Ridiculous Headline of the Week

From the New York Times:

DeSantis Says He Would Pass a Bill to ‘Supersede’ Obamacare

I'm not even bothering with a link, just as I didn't bother clicking on the headline. I wouldn't have been able to read it, and in this case the headline is the story.

I hope I don't have to tell you what's wrong with it. Was it written by an intern who never had a civics class? Who knows?

There's a serious matter behind this, though. Far too many Americans have no real idea of how our system works, still less how it's meant to work, and don't really care. They think they are ruled by one person--whoever has the presidency--and the idea doesn't bother them. They don't want self-government. They want to be ruled by a benevolent despot who will take care of them. I cringe every time I hear someone say "Obama gave us" or "Trump gave us" or "Biden gave us" some desirable thing, frequently one over which the president has little or no control.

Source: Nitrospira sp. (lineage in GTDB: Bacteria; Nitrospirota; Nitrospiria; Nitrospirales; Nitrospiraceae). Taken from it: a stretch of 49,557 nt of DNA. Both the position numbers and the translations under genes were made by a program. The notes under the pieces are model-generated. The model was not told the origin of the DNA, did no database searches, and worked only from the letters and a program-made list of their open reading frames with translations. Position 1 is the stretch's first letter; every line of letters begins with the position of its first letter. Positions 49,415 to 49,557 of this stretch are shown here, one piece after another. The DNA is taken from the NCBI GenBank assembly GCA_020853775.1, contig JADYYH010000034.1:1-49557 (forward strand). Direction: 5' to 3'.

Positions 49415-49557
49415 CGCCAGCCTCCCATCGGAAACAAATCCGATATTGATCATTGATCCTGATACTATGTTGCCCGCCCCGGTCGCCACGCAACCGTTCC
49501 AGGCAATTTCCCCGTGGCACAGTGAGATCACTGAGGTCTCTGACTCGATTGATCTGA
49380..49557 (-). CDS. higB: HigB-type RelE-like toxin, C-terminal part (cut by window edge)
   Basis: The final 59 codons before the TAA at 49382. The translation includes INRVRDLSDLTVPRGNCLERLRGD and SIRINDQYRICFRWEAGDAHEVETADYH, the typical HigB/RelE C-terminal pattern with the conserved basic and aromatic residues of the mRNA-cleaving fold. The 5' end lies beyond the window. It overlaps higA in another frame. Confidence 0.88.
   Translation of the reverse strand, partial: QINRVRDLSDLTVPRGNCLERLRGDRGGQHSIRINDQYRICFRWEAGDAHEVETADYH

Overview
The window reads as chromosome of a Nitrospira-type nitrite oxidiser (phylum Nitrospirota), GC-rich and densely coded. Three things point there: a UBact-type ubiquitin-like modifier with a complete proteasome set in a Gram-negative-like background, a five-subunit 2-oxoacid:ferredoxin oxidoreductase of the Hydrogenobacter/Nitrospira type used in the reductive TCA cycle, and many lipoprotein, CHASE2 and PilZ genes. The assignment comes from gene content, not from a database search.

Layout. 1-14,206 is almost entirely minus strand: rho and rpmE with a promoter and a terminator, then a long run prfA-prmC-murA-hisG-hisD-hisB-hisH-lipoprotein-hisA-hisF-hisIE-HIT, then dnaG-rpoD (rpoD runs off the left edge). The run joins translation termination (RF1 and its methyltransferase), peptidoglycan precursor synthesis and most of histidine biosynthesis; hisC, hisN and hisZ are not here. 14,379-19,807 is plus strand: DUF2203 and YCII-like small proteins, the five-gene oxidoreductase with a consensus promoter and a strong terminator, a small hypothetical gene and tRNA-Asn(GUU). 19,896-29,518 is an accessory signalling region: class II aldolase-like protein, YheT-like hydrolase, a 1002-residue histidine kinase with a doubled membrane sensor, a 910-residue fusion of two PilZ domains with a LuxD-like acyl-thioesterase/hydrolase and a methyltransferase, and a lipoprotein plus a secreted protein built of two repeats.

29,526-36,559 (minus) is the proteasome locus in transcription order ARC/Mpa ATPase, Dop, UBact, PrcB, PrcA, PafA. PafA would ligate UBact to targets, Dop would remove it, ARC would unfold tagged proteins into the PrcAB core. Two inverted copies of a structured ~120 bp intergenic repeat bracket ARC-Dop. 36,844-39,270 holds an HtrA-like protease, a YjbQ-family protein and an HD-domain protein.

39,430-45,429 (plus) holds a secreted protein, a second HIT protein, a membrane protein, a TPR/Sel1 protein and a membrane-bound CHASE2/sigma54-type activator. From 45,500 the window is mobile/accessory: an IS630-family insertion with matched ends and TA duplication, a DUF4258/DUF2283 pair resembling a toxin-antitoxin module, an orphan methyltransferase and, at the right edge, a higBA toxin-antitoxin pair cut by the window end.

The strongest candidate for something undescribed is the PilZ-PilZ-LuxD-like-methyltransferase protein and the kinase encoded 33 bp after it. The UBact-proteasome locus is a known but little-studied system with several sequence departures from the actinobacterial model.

I wrote about this at some length a year and a half or so ago.

Andrew Marvell and That Chariot

Douglas Murray, in his weekly poetry column at The Free Press, pays tribute to the most famous poem of Andrew Marvell, "To His Coy Mistress." (I was told long ago that his name is pronounced "marVELL," rhyming with "bell.")

I should say "deservedly famous." The poem is a standard anthology piece, and until yesterday I don't think I had read the whole thing since I was in college. But it occupies more space in my mind than that would suggest, partly because it occupies more space in literary culture. Eliot alluded to it in "The Waste Land":

But at my back from time to time I hear
The sound of horns and motors....

I can think of several other references, including a well-known poem by Archibald MacLeish, "You, Andrew Marvell."

And partly, in recent years, because I'm haunted by the couplet which Eliot is echoing:

But at my back I always hear
Time's wingèd chariot hurrying near....

As a friend of mine who's around my age said not long ago "Time's wingèd chariot is idling in my driveway."

It seems to be a well-known fact of psychology if not of physics that the velocity of time's passage increases in inverse proportion to its remaining quantity. Almost as big a mystery is this question: Knowing that time is passing more swiftly, and that I don't have all that much of it left, why--why why why?--do I continue to waste as much of it as I do?